by Shavit Baruch
With the imminent spread of 5G and IoT as well as greater demands on enterprise WANs, there is a need for network edge platforms that provide efficient and secure high-speed connectivity.
That is how Roy Chua, principal at the research and analyst firm AvidThink, describes the situation. And that is the rationale behind our new ENET Universal Edge Platform, which we introduced last week.
The ENET UEP is optimized for network edge applications. It offers high performance, solid security, and nearly unlimited flexibility in its protocol and port configurations. Those are critical needs at the edge, where service providers need to be able to do more in less space and with lower power consumption.
That is true for whatever form the network edge takes, whether that is a cell tower, a street cabinet, a multi-dwelling distribution/cable box, or a remote business office.
The ENET UEP is an edge-optimized, compact, low-power, and FPGA-based (so it is highly programmable) network appliance. On top of its 40 Gbps of networking capacity and 10 Gbps of IPSec security, its modular design makes it easily adaptable for use cases such as:
- High-end network interface device (NID) for demarcation of the WAN from the LAN networks. With its dual-core ARM processors, the ENET UEP can handle all control functions, while the onboard FPGA handles the data path.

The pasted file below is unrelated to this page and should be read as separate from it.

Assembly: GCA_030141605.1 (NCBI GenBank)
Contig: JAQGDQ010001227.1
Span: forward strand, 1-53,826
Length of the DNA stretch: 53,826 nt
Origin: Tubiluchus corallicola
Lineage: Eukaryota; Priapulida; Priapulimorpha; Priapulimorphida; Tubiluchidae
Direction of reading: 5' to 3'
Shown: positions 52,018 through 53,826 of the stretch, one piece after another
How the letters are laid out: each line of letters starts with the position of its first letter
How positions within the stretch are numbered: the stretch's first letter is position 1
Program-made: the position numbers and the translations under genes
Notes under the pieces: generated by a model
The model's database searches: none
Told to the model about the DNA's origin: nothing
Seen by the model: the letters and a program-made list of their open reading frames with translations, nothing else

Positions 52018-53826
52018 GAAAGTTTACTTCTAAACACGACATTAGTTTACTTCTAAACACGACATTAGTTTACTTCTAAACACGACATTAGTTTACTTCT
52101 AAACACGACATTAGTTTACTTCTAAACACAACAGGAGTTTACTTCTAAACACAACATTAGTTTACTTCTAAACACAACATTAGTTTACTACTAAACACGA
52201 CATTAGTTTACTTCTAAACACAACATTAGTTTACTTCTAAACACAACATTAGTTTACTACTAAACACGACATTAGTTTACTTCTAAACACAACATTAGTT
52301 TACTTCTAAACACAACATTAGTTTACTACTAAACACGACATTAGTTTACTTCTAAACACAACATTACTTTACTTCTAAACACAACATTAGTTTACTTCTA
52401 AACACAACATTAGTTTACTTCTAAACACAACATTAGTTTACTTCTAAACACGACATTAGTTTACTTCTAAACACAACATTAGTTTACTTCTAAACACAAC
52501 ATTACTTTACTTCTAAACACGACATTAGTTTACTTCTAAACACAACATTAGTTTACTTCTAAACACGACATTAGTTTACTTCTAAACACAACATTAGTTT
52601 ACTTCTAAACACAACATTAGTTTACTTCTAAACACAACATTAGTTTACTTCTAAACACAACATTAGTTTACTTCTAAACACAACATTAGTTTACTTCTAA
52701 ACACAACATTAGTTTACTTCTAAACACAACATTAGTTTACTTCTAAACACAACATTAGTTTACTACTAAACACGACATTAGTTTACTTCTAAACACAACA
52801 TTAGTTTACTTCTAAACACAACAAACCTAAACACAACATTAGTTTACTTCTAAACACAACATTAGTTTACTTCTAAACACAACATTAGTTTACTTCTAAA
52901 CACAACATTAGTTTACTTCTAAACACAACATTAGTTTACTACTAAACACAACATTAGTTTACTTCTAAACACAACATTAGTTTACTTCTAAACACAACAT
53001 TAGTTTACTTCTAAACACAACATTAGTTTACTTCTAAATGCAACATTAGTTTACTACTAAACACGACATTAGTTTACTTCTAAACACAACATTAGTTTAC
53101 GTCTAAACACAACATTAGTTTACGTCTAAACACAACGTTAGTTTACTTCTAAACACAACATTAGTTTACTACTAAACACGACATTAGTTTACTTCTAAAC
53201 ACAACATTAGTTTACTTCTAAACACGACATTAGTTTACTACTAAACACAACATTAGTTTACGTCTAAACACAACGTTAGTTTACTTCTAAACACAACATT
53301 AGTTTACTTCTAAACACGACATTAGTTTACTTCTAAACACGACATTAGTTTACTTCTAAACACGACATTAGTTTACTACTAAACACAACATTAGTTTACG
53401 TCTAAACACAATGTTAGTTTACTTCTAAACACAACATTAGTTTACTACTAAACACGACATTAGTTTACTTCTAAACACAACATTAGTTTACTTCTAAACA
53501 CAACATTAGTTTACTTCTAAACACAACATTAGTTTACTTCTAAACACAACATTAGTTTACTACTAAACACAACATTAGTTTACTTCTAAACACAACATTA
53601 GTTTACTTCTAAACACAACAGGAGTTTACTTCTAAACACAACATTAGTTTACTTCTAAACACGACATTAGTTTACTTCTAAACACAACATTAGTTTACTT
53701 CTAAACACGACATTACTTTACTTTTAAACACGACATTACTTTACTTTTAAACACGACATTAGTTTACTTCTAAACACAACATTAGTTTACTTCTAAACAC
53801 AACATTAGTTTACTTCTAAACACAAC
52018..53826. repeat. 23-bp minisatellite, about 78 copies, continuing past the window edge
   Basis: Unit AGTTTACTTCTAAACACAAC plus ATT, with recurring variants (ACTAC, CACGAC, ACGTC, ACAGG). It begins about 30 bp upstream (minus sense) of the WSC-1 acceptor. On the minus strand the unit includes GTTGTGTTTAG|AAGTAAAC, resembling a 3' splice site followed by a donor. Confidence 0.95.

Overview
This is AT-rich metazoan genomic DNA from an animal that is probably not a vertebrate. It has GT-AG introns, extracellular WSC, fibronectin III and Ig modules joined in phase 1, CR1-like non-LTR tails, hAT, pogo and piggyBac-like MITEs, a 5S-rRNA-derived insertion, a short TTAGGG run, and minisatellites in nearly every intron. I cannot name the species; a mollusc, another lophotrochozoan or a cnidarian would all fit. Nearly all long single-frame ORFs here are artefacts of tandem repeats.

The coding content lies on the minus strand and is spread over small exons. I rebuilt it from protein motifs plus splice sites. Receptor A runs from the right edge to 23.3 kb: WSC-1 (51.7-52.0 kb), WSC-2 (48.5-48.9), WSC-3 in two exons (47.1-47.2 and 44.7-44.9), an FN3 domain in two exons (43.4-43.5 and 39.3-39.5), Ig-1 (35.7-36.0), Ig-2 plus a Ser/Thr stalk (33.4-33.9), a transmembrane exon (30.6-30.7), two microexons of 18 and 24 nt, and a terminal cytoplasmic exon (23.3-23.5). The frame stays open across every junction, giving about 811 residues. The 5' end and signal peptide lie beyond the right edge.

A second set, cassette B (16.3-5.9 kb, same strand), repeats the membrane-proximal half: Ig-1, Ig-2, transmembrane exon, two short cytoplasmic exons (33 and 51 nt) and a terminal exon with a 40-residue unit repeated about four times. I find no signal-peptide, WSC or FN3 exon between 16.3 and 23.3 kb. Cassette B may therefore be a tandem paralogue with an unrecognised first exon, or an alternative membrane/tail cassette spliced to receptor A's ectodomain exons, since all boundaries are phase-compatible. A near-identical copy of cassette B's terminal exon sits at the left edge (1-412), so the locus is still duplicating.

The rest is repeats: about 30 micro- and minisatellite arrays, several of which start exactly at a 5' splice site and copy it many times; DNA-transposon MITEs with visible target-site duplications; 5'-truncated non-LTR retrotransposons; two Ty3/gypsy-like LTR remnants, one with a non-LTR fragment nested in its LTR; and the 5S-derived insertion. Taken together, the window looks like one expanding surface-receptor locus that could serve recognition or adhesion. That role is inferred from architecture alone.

- Mobile backhaul with XGS-PON. Because it is compact and power-conscious, the ENET UEP can be located at cellular base stations to provide cell site aggregation and XGS-PON connectivity with the optical line termination.
- Distribution point unit or multi-dwelling unit. For DPU or MDU applications, the ENET UEP can be converted via its modularity to handle G.fast, and in addition it can offer cascading switching for even greater distribution capacity.
- Internet of Things. The ENET UEP can support IoT aggregation elements, such as a radio modem for the IoT sensor network.
One major differentiator for the ENET UEP is that it offers a unique PCIe connection to any standard server, which enables it to be used for NFVI acceleration. Analyst Roy Chua drew attention to that, noting that the flexibility afforded by the PCIe connection to a standard server allows the ENET UEP to act as a viable accelerator to NFV workloads at the network edge.
More information about the ENET UEP is available here.